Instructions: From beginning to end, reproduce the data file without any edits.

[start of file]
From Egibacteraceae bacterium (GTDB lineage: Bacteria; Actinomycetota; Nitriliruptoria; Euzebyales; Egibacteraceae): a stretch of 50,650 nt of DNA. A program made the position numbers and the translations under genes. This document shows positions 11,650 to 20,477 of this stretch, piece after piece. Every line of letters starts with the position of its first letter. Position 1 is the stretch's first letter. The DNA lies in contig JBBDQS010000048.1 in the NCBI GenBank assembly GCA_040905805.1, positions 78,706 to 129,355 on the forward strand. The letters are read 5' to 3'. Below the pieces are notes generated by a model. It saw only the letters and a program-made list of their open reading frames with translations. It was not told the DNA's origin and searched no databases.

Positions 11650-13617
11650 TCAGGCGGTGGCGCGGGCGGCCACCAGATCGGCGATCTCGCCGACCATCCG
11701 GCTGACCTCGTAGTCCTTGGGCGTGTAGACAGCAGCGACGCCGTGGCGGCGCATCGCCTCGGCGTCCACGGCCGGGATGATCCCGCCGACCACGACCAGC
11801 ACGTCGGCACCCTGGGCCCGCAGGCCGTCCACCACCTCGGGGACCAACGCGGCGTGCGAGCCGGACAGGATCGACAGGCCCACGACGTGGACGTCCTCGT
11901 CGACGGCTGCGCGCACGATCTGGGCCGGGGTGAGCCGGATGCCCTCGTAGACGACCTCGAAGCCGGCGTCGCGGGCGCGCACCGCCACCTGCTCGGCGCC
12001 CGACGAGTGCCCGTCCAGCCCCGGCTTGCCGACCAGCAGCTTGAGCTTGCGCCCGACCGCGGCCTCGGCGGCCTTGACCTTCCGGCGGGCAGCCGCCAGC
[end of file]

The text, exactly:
From Egibacteraceae bacterium (GTDB lineage: Bacteria; Actinomycetota; Nitriliruptoria; Euzebyales; Egibacteraceae): a stretch of 50,650 nt of DNA. A program made the position numbers and the translations under genes. This document shows positions 11,650 to 20,477 of this stretch, piece after piece. Every line of letters starts with the position of its first letter. Position 1 is the stretch's first letter. The DNA lies in contig JBBDQS010000048.1 in the NCBI GenBank assembly GCA_040905805.1, positions 78,706 to 129,355 on the forward strand. The letters are read 5' to 3'. Below the pieces are notes generated by a model. It saw only the letters and a program-made list of their open reading frames with translations. It was not told the DNA's origin and searched no databases.

Positions 11650-13617
11650 TCAGGCGGTGGCGCGGGCGGCCACCAGATCGGCGATCTCGCCGACCATCCG
11701 GCTGACCTCGTAGTCCTTGGGCGTGTAGACAGCAGCGACGCCGTGGCGGCGCATCGCCTCGGCGTCCACGGCCGGGATGATCCCGCCGACCACGACCAGC
11801 ACGTCGGCACCCTGGGCCCGCAGGCCGTCCACCACCTCGGGGACCAACGCGGCGTGCGAGCCGGACAGGATCGACAGGCCCACGACGTGGACGTCCTCGT
11901 CGACGGCTGCGCGCACGATCTGGGCCGGGGTGAGCCGGATGCCCTCGTAGACGACCTCGAAGCCGGCGTCGCGGGCGCGCACCGCCACCTGCTCGGCGCC
12001 CGACGAGTGCCCGTCCAGCCCCGGCTTGCCGACCAGCAGCTTGAGCTTGCGCCCGACCGCGGCCTCGGCGGCCTTGACCTTCCGGCGGGCAGCCGCCAGC